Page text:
Evil as a Christian’s problem
Christian theologians have wrestled with the problem of evil for centuries. Their efforts have often been focused on the difficulties created by the fact that they confess belief in a God who is simultaneously all-powerful and all-good. The resulting problem isn’t hard to see. If God is all-powerful, then he should be able to prevent all evil. And if he is all-good then he should want to prevent all evil. So why then is there evil?
The problem of evil is difficult enough when it is stated in the clipped manner of a philosophical conundrum. But we are not simply talking about “evil” as some abstract concept in a logical argument. Instead, the word “evil” here stands for all the horrors that we see on a daily basis. If God is all-powerful and all-good then why does he allow those specific evils? If we are going to appreciate the depth of that question, we must descend into thick descriptions of the real, lived evils of history.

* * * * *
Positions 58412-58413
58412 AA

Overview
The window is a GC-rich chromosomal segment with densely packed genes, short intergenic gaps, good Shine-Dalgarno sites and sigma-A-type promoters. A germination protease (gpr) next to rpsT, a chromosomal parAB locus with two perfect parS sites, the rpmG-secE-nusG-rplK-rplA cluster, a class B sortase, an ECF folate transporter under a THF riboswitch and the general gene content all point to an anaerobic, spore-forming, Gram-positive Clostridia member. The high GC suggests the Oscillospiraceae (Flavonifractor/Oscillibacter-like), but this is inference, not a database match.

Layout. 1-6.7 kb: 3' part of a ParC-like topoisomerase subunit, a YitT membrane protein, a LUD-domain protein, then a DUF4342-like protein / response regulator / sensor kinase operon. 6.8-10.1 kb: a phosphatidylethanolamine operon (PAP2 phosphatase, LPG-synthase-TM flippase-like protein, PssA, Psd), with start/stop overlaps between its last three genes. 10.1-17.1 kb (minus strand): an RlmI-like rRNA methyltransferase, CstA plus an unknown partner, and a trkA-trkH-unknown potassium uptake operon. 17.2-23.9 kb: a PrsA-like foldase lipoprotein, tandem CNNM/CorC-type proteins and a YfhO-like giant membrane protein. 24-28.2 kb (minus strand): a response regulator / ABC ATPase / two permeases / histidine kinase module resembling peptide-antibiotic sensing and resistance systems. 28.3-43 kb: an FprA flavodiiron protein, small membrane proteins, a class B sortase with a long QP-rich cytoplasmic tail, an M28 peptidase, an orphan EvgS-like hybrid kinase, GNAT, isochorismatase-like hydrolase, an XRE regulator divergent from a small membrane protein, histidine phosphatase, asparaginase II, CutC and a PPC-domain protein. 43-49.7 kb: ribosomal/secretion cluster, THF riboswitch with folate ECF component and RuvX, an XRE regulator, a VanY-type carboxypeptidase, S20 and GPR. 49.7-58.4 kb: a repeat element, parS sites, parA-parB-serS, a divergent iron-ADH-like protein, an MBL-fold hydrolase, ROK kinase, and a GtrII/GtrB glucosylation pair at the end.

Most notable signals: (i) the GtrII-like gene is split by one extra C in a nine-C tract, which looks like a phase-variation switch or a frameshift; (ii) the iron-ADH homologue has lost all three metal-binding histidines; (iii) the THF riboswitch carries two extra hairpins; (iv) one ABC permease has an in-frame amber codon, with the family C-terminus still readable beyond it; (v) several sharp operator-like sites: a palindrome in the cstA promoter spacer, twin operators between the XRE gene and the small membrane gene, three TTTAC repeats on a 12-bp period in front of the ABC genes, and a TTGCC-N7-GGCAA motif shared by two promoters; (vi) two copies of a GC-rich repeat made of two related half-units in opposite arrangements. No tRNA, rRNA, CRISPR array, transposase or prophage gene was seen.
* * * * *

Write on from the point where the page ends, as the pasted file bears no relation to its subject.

As I write this I think immediately of the recent Boston bombings. And I find that one specific image pops uninvited into my mind. It is the stomach churning scene of that dazed young man Jeff Bauman sitting in a wheelchair with his legs blown off. And I ask why?
If God is all-good then he doesn’t want his beloved creatures to suffer unnecessarily. And if he is all-powerful then he surely could prevent such suffering. And yet, in this case he did nothing to divert the trajectory of the bomb shrapnel that ripped apart the legs of this kind young man. So what do I say? God wasn’t good enough to protect Jeff and the other victims? Or he wasn’t powerful enough to do so? If he was both, then why didn’t he?